Search JTA's historical archive dating back to 1923

Statutes for Reorganizing Roumanian Kehillahs Adopted at Conference

December 16, 1928
See Original Daily Bulletin From This Date

Women May Vote But Are Not Eligible for Election (J. T. A. Mail Service)

The draft Statutes for the purpose of regulating the Jewish Communities in the country in accordance with the new Government law were adopted unanimously at a Conference of Jewish Communities, held here this week. The conference expressed appreciation of the work of M. Schweig, the Secretary of the Federation of Jewish Communities in Old Roumania, who drafted the statutes.

The Federation of Jewish Communities in Old Roumania was represented by Chief Rabbi and Senator, Dr. Niemirower, the President of the Federation, M. Eli Bercovici, M. Schweig, Dr. I. Steinhardt, M. Adolf Schwartz, M. A. Solomon, M. S. Gross, and M. I. L. Sternbach; Dr. Filderman and M. Serezianu represented the Union of Roumanian Jews; Chief Rabbi Zirelson of Kishineff, Rabbi Mordecai Shochetman of Saroka and M. B. Aberman of Bender, represented the Orthodox Central Committee of Bessarabia, and Dr. Mutchnik, Engineer Kusznir, M. J. Skwirsky and Rabbi Berger represented the Democratic Central Committee of Bessarabia; Chief Rabbi Dr. Eisler and M. Laks, General Secretary, represented the Jews of Transylvania, and Dr. Galimir and M. Almoslino represented the Spagnol Communities. The only absentees were the Orthodox Jews of Transylvania, who stated that they were opposed to the establishment of a united front, Former Deputy Dr. Ebner of Czernowitz sent an apology explaining that the election campaign made it impossible for him to attend.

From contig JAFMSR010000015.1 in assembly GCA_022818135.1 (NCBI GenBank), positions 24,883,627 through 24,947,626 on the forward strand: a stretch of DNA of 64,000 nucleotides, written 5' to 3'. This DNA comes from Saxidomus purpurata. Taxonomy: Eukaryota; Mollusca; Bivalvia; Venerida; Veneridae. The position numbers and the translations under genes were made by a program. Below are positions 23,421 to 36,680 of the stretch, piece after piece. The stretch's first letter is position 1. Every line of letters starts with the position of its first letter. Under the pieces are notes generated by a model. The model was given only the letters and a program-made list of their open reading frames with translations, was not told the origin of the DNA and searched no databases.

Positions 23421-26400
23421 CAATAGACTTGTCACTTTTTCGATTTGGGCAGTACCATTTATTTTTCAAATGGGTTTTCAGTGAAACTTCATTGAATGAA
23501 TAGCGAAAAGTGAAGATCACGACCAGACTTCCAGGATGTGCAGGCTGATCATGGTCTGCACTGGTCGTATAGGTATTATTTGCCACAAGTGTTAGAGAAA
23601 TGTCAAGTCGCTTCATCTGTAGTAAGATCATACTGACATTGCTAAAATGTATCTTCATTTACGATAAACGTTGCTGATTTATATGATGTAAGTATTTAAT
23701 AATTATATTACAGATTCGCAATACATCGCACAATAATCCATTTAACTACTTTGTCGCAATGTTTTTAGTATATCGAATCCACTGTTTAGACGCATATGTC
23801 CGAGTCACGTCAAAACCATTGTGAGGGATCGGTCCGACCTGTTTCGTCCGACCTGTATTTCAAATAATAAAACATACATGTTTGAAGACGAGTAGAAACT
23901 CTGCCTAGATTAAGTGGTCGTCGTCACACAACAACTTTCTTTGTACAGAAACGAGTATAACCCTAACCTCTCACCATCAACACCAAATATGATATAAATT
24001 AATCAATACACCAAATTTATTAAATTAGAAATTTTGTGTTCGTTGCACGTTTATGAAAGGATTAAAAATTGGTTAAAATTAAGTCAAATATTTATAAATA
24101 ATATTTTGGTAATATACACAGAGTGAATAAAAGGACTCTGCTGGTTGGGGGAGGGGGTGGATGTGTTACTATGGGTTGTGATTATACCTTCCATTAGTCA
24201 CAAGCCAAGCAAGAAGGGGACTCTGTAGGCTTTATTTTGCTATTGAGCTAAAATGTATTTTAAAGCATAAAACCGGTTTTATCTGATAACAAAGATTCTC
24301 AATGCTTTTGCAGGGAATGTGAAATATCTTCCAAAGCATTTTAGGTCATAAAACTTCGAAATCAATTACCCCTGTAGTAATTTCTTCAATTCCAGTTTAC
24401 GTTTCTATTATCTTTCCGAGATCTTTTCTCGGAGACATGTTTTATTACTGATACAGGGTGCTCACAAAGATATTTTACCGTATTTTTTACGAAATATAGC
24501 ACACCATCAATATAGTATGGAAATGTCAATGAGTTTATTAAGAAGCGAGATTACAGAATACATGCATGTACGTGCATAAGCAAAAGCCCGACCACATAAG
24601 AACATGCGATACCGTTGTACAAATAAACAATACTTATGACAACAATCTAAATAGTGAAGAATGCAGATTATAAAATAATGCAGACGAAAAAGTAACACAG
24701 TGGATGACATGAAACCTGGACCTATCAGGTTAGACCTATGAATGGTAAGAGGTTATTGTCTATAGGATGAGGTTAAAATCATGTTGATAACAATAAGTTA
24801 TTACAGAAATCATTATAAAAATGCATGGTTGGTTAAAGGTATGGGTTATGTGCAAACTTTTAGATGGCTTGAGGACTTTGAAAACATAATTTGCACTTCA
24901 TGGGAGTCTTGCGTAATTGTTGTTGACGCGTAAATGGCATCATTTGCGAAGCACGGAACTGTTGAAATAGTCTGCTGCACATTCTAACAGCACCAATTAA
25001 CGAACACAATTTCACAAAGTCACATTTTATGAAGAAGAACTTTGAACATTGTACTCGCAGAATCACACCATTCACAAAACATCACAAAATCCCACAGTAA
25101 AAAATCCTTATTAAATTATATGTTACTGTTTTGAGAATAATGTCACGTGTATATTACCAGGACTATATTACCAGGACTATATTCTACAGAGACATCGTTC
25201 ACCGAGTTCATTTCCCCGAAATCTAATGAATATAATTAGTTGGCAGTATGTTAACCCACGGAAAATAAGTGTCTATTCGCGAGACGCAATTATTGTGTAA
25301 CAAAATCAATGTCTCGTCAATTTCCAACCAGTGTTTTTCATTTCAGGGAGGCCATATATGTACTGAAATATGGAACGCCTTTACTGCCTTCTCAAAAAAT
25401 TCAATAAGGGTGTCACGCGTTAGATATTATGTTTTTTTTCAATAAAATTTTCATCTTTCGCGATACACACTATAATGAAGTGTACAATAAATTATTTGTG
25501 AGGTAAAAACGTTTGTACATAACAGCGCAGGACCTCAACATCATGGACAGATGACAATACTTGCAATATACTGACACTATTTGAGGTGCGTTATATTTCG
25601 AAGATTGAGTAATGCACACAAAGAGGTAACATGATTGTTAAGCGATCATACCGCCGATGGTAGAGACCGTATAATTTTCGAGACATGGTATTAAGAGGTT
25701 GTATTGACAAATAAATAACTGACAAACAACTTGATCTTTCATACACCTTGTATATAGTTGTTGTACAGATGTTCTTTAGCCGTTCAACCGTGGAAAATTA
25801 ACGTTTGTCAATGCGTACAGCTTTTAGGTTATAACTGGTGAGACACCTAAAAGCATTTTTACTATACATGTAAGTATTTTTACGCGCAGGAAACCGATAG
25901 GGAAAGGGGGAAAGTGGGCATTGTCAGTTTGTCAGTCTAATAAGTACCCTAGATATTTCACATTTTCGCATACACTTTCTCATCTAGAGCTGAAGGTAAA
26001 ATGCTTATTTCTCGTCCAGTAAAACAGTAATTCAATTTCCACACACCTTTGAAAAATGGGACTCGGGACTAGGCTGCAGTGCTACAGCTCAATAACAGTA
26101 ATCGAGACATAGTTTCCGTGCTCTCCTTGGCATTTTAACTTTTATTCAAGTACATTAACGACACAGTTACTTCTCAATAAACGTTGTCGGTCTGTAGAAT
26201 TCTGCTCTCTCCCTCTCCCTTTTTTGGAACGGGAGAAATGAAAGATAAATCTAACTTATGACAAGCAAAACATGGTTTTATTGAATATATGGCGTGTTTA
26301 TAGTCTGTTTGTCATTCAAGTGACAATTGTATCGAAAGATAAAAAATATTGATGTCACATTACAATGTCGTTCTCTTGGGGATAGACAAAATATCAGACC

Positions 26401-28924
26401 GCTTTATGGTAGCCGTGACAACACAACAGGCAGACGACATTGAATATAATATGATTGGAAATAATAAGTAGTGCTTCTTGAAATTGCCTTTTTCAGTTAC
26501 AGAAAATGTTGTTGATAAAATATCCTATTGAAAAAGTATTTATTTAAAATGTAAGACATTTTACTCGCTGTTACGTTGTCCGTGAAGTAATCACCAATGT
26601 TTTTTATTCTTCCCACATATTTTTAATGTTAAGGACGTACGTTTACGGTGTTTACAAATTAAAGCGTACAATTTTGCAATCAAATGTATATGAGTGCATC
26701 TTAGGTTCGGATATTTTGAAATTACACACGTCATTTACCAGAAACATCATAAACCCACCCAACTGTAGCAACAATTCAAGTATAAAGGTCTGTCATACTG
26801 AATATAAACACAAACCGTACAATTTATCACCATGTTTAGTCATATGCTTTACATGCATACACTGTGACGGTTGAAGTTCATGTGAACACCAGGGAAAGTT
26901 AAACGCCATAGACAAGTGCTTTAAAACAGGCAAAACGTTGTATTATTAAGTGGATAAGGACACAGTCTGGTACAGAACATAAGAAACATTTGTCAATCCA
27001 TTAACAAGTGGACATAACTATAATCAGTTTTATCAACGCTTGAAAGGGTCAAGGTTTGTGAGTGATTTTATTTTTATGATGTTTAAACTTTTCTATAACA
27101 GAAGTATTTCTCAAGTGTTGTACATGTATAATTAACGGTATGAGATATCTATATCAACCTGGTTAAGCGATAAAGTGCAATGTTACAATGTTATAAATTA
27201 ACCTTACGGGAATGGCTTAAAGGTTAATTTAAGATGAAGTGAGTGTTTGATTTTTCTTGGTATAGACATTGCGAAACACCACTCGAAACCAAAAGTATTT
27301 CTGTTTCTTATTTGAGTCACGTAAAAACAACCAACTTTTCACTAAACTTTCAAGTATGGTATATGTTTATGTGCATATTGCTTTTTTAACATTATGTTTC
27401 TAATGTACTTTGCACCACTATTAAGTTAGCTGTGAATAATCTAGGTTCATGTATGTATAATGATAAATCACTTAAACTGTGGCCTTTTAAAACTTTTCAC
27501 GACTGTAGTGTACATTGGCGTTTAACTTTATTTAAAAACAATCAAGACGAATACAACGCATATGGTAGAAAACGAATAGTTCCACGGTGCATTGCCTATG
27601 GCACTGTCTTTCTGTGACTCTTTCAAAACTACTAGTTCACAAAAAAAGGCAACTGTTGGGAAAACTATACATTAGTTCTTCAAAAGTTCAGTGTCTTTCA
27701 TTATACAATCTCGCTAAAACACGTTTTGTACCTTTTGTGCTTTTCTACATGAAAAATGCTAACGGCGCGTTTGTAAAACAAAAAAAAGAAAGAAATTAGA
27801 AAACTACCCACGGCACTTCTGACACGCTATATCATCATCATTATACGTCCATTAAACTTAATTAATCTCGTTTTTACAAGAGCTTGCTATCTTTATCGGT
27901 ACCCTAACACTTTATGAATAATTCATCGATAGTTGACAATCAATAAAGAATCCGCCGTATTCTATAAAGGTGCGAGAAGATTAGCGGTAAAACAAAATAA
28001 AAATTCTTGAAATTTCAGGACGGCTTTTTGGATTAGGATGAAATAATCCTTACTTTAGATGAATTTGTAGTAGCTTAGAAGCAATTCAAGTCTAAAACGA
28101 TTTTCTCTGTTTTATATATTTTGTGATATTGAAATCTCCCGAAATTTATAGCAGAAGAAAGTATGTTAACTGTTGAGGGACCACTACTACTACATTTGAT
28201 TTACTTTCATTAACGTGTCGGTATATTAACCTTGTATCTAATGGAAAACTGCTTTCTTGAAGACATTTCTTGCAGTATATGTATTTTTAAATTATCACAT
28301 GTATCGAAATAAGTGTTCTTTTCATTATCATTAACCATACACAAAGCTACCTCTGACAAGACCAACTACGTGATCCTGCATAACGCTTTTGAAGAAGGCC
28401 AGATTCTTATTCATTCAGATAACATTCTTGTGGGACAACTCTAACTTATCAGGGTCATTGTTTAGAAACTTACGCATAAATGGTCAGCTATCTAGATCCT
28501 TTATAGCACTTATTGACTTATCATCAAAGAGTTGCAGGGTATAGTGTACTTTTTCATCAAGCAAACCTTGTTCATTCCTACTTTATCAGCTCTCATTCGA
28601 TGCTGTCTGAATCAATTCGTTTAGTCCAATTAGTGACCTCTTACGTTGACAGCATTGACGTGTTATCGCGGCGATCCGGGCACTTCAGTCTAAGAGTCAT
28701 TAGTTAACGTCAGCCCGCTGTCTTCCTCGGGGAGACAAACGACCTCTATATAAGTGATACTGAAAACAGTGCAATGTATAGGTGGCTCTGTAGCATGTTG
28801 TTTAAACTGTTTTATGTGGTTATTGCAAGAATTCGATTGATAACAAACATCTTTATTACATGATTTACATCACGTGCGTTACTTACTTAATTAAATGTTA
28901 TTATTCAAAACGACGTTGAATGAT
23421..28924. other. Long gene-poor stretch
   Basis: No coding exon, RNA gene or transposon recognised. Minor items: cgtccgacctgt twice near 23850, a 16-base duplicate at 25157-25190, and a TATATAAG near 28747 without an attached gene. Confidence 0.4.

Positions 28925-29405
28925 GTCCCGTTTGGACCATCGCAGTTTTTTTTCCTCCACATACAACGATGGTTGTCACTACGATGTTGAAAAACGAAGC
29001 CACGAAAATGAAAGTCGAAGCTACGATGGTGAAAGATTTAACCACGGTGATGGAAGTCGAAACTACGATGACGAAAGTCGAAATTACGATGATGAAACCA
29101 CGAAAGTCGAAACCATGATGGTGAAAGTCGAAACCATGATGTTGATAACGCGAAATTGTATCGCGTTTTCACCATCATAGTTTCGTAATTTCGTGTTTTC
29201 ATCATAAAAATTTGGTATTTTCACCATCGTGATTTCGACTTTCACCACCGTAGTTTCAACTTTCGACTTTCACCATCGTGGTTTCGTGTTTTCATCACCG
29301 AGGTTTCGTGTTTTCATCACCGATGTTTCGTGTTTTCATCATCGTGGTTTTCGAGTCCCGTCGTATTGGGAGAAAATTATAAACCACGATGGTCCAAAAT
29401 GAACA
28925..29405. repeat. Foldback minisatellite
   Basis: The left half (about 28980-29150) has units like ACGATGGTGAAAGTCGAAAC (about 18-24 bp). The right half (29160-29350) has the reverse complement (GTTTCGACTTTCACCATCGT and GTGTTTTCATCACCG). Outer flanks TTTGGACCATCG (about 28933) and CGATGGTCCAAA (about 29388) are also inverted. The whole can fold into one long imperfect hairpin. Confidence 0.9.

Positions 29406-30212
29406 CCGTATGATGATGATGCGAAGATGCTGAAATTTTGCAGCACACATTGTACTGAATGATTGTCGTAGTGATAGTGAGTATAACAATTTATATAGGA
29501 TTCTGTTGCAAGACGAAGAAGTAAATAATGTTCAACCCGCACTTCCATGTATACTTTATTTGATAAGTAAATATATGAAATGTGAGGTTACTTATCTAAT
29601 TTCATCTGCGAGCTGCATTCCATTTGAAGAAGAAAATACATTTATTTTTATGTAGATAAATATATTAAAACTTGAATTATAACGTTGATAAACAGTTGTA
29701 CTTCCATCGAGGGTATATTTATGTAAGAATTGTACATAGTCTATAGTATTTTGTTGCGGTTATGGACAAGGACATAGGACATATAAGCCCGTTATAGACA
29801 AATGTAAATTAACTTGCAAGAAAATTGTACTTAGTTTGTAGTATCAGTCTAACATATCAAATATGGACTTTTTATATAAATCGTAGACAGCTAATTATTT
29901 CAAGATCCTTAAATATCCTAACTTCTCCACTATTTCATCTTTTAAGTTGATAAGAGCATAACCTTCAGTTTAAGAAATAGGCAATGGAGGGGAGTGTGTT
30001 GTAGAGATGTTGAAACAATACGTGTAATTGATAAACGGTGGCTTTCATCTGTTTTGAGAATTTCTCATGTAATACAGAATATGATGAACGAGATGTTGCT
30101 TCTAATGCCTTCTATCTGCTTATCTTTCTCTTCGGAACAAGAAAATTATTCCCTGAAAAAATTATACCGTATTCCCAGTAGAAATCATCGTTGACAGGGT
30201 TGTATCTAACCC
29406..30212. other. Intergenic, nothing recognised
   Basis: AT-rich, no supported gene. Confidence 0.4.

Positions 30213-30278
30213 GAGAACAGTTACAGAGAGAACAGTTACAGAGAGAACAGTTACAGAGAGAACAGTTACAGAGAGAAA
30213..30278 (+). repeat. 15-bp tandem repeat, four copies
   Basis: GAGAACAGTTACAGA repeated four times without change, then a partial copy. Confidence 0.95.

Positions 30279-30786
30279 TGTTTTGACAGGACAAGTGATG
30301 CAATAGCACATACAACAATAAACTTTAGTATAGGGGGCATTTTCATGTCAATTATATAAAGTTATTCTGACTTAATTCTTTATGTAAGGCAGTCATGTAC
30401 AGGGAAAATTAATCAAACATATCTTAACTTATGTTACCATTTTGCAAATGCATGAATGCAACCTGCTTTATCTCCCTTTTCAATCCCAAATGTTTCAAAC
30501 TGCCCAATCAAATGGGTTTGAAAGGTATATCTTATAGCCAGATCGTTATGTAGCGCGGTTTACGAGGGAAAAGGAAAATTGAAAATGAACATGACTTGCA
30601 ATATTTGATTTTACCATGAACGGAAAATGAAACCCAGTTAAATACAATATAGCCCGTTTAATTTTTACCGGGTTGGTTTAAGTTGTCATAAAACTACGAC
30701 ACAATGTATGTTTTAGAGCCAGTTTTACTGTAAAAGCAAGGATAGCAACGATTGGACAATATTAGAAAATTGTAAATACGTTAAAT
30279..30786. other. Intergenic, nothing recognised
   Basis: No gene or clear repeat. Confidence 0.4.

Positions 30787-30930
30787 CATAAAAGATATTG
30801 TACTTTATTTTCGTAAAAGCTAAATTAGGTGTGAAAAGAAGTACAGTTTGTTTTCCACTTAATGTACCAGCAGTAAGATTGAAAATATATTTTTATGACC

Heated discussion took place on two questions–votes for women and the voting age. The Democratic Bloc of Bessarabia demanded that women should have the right to vote and to be elected. Chief Rabbi Zirelson threatened to withdraw from the conference if women were allowed to be elected. Chief Rabbi Zirelson’s motion that women should not be eligible for election was adopted, and the Democratic Bloc declared that they would stand by a votum separatum. It was decided to give the vote to persons who have reached the age of 21, and to hold the elections on a proportional basis.

Recommended from JTA